The only secret about this formula is how utterly ordinary and boring it is. Actually, given the price the formula is downright insulting. This mineral oil- and wax-based cleanser uses synthetic beads to exfoliate skin. If it was only wax and exfoliating beads it would at least get an “average” rating but in this case the amount of fragrance is so wafting you can barely breathe. But even if you liked the aroma, fragrance isn’t skin care. In fact fragrance is a problem for all skin types (see More Info to find out why). You would be far better off using just plain mineral oil (it’s the first ingredient in this product) with a washcloth rather than this concoction. For additional details on plastic microbeads in cosmetics, see the More Info section below.
This product contains two extracts of lilies, one from the Nile and the other from India. As exotic as this might sound, they have no properties that are helpful for skin. Even if they did, the amount this contains is infinitesimal.
Daily use of products that contain a high amount of fragrance, whether the fragrant ingredients are synthetic or natural, causes chronic irritation that can damage healthy collagen production, lead to or worsen dryness, and impair your skin’s ability to heal. Fragrance-free is the best way to go for all skin types. If fragrance in your skin-care products is important to you, it should be a very low amount to minimize the risk to your skin (Sources: Inflammation Research, December 2008, pages 558–563; Skin Pharmacology and Physiology, June 2008, pages 124–135 and November-December 2000, pages 358–371; Journal of Investigative Dermatology, April 2008, pages 15–19; Journal of Cosmetic Dermatology, March 2008, pages 78–82; Mechanisms of Ageing and Development, January 2007, pages 92–105; and British Journal of Dermatology, December 2005, pages S13–S22).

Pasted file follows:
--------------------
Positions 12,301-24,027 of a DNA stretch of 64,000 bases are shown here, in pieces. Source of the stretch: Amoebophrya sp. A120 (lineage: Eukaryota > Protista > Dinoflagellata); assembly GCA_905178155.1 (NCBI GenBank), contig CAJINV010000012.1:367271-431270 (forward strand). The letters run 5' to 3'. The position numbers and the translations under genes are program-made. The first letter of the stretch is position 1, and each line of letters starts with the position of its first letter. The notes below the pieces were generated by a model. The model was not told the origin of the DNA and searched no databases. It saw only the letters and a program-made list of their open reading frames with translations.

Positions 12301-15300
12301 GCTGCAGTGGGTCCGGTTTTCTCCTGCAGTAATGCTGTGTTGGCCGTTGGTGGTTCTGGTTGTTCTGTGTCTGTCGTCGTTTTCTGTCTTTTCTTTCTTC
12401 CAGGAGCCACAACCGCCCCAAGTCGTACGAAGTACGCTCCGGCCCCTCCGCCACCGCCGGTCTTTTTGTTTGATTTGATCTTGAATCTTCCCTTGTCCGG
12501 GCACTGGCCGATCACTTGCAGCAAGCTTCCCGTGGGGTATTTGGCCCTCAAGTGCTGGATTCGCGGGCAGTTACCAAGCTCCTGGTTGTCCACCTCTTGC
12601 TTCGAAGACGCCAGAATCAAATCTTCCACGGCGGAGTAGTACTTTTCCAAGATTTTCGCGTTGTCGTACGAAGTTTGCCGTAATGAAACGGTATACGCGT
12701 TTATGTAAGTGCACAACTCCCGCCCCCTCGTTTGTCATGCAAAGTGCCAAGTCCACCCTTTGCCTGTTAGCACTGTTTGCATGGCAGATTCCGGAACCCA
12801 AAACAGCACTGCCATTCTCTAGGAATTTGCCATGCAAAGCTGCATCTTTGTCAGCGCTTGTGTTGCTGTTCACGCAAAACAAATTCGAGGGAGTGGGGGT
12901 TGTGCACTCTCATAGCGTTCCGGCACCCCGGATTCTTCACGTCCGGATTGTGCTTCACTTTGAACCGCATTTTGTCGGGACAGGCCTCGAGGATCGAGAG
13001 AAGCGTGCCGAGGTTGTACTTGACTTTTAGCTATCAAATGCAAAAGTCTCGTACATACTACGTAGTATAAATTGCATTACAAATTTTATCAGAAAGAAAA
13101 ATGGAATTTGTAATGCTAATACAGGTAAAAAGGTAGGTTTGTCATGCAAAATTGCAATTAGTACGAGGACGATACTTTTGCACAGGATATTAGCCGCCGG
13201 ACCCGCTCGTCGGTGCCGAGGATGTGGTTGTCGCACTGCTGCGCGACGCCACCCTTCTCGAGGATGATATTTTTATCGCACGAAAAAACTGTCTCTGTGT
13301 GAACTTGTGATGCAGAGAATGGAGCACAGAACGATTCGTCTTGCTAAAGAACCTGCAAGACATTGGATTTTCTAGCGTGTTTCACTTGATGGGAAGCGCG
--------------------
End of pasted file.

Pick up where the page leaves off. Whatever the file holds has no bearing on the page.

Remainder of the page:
Plastic Microbeads in Cosmetics: This product contains polyethylene beads, which is an ingredient that has come under controversy in the recent past. In December of 2013, research published in the peer-reviewed journal, Marine Pollution Bulletin demonstrated that although polyethylene beads are non-toxic to humans, they are not filtered during sewage treatment and are accumulating in waterways. This means the beads have the potential to negatively affect marine wildlife who mistakenly consume them (Marine Pollution Bulletin, 2013).
Additional research published in December of 2013 demonstrated that polyethylene beads have the potential to absorb pollutants while in waterways. This research was conducted to establish the potential of absorption, however, and was not conducted using samples from actual waterways (Cell, 2013).
Beautypedia does not take an ideological stance in reviewing skincare products; rather, our reviews are based upon each product's potential harm or benefit to skin contingent upon what independent peer-reviewed scientific research has demonstrated. On issues like polyethylene beads in cosmetics or animal testing, we present the facts without judgment so that you may make your own decision whether or not this product is right for you.